Breast Health and Imaging
Dartmouth-Hitchcock breast imaging specialists work in concert with care providers from other clinical disciplines to provide an integrated approach to all aspects of breast health.
When should I start having mammograms?
Women who prefer to maximize life-extending benefits and seek improved treatment options for breast cancer should choose annual screening starting at age 40. They should continue as long as they are in good health.
Get the facts about your options for starting mammograms, with this decision aid on our Dartmouth-Hitchcock Healthwise® Health Encyclopedia website.
Breast Cancer Screening: Mammography
Screening mammography is used to find early stage breast cancer at a time when it is more easily cured—when the cancer is still too small to be felt as a lump, and when the risk of cancer spreading is still low. Dartmouth-Hitchcock offers the latest breast health services and mammography breast exams including 2-dimensional (2-D) digital mammography and 3-D digital breast mammography tomosynthesis.
If your screening mammogram suggests that you need further testing, we have a full range of diagnostic tests, including additional mammography, breast ultrasound, MRI (magnetic resonance imaging), and if needed, breast biopsy. Our highly trained team of radiologists work closely with the Comprehensive Breast Program at Norris Cotton Cancer Center (NCCC) to provide a thorough diagnosis and approach to your breast health.
Evaluation and treatment
The Norris Cotton Cancer Center is an NCI accredited cancer center and academic research facility with a national reputation. The Comprehensive Breast Program offers many types of standard and new treatments, including national and regional clinical trials that might not be available at smaller community hospitals. Through an integrated approach, highly trained specialists from a variety of medical disciplines work together to provide the very best treatment plan, and to deliver a range of medical and supportive services focused on you, not just your disease.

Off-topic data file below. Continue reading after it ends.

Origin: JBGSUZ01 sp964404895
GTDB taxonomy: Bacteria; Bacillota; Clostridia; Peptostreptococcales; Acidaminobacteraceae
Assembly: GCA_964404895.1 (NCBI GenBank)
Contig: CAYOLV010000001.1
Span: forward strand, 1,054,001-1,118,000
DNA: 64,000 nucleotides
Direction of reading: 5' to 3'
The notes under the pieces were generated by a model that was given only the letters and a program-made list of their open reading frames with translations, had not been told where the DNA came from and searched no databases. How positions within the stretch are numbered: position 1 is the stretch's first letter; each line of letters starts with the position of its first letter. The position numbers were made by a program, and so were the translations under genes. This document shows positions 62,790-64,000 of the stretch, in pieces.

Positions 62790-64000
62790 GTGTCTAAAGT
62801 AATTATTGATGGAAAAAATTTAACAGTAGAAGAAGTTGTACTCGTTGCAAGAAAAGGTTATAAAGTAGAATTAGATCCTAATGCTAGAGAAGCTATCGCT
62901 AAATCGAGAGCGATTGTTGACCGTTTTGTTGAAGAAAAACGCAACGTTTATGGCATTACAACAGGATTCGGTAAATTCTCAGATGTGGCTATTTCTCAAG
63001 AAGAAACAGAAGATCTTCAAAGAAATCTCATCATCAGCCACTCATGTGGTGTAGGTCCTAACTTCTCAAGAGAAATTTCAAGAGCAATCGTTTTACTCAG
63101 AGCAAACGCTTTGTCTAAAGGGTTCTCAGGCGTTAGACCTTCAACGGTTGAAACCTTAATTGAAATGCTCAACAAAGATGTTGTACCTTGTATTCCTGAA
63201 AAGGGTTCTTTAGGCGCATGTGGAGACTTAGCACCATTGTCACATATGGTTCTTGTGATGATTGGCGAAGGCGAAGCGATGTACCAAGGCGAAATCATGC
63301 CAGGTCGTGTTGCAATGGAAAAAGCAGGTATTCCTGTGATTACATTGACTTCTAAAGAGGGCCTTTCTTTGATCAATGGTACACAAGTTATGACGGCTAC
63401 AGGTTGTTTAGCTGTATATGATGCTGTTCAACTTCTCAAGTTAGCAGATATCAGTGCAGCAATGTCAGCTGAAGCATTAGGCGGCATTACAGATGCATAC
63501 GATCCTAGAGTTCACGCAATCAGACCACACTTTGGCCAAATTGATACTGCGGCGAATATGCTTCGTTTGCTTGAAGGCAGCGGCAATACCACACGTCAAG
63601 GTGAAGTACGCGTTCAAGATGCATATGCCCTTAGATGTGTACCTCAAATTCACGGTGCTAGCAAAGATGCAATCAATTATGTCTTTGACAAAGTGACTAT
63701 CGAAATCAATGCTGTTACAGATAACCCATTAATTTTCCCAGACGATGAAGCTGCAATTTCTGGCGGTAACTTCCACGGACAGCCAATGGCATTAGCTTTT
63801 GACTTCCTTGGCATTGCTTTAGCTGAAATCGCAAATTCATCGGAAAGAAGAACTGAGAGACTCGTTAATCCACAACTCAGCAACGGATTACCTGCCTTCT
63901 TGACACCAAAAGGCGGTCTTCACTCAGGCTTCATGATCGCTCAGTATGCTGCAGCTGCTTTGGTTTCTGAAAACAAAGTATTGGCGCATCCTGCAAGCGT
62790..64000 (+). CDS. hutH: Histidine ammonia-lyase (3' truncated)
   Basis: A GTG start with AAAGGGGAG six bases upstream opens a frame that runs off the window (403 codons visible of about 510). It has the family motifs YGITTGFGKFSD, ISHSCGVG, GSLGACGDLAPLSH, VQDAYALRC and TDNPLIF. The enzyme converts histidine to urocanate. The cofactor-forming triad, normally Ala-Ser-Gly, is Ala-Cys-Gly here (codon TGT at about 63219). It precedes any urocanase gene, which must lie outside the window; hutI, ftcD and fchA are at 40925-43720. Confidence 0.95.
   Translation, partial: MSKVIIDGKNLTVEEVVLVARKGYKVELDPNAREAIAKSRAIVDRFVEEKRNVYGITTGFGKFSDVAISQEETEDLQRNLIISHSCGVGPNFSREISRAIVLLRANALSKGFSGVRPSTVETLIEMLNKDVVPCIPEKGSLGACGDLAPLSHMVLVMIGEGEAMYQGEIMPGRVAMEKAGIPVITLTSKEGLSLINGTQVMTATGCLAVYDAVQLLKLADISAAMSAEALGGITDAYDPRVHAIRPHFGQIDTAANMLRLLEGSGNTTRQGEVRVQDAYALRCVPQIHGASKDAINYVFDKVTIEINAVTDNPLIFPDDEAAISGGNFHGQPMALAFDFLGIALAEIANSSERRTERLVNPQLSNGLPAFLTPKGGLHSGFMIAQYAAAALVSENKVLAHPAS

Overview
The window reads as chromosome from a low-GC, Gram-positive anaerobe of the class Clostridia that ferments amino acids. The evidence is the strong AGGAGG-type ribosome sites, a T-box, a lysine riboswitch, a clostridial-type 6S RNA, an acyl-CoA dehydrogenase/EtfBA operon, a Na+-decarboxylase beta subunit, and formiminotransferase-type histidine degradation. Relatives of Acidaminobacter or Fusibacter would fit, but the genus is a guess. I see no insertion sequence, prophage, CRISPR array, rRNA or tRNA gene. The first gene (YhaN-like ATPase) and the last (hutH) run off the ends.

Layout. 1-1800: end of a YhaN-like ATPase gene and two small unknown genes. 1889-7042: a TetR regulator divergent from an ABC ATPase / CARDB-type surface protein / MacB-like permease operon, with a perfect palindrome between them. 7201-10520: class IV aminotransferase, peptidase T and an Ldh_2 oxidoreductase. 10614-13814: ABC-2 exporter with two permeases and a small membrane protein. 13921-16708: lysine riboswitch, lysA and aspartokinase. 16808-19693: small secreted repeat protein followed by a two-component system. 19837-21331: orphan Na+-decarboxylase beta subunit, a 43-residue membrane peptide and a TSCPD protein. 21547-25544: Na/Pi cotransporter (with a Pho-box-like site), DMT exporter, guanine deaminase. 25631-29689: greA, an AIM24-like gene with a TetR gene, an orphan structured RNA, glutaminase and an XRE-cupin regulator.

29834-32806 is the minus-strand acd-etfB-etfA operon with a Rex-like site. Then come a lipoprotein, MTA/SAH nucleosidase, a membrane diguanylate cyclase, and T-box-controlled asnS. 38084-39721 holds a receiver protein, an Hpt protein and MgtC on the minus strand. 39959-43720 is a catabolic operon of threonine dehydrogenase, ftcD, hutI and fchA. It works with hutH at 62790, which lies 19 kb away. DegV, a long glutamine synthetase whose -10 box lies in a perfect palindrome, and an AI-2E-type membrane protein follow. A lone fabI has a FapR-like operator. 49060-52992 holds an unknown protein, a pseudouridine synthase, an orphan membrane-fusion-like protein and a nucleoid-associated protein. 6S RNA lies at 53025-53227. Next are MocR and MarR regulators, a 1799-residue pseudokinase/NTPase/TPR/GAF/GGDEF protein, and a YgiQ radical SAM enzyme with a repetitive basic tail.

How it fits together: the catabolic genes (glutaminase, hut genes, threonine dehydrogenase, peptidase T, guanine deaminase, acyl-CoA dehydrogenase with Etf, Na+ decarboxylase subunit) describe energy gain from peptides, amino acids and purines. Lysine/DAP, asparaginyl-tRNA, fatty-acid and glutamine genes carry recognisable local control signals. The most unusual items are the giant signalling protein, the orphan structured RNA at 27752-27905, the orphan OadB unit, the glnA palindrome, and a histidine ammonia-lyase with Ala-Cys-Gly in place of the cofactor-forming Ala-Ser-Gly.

Breast imaging research
Dartmouth radiologists have a longstanding commitment to breast imaging research. Highlights include pioneering clinical trials on 3-D mammography, studies on the non-surgical treatment of tumors through freezing (cryoablation), and research into the usefulness of MRI in detecting small breast lesions. In collaboration with the Thayer School of Engineering, the Dartmouth-Hitchcock radiologists have helped develop alternative breast imaging systems involving near-infrared light, electrical impedance, microwave spectroscopy, and measurements of tissue elasticity. The hope is that these techniques, alone or in combination with existing modalities, can improve the accuracy, comfort and safety of existing methods.
World-class diagnostics and treatment
The Breast Imaging Center at Dartmouth-Hitchcock Medical Center has been awarded recognition by the American College of Radiology (ACR) as a Breast Imaging "Center of Excellence" for the range and quality of breast imaging services it provides. The team has a long history of commitment to patient care, to teaching future breast technologists and radiologists, to breast imaging research, and to providing the most advanced equipment and expertise available anywhere.
The Breast Health and Imaging Center at Dartmouth-Hitchcock Nashua was the first in Nashua to use digital mammography and receive Accreditation by the America College of Radiology, and was one of the first centers offering breast MRI and breast-guided biopsies.